certain concerns, notably human isolation, if not tragedy,
and a non-judgmental view of aspects of mental instability.
These bleak topics were countered by a spellbindingly good
production, with nuanced performances bringing out the best
in script and libretti.
Touch Wood, is a
thorough success. [It] is accessible without losing
intellectual rigour and largely succeeds in being humorous
without trivialising its subject, obsessive-compulsive
disorder. It asks whether we enjoy greater freedom nowadays
or if it's an illusion. Five characters play out their
private compulsions and rituals, occasionally interacting in
amusing or poignant ways.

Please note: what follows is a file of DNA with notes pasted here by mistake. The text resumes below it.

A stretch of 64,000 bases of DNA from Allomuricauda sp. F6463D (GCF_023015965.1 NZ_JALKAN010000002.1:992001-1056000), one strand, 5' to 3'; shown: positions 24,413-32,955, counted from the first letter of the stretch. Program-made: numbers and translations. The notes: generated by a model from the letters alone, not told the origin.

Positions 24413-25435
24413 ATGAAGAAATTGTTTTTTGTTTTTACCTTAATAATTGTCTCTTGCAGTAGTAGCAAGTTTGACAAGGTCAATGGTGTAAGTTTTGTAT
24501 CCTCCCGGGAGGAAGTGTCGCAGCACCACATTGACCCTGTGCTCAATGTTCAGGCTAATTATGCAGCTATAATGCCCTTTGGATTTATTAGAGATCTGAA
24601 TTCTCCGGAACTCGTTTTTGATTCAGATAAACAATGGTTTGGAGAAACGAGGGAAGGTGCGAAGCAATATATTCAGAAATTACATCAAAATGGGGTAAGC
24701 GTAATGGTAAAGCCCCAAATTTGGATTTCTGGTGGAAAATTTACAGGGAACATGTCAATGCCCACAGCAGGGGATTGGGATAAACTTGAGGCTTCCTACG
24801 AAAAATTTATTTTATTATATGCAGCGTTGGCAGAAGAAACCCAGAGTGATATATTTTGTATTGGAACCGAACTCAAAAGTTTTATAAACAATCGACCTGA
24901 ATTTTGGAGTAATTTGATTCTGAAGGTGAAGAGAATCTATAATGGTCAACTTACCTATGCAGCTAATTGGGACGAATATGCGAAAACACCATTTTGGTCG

The set, lighting and
costumes, reminiscent of German Expressionist cinema, are
integral to the success of Touch Wood. The
performance reaches a musical and dramatic peak with a
clever group-choreographed "silly walk" around the stage.
The climax is loud, tuneful and exuberant and seems to imply
that the human spirit can overcome even impossible
a compilation and layering of acid funk, solid baroque, high
romanticism, Spanish and Latin modes, minimalist moments,
folky flavours and just jazz, all ardently adherent to (and
simultaneously commenting on) the emotional content of the
text. The performers... deliver the goods with the strict
discipline of serious chamber music, the united abandon of
good jazz and - towards the end - the intensity of tribal
passion. Inspired improvisation, collaborative co-existence.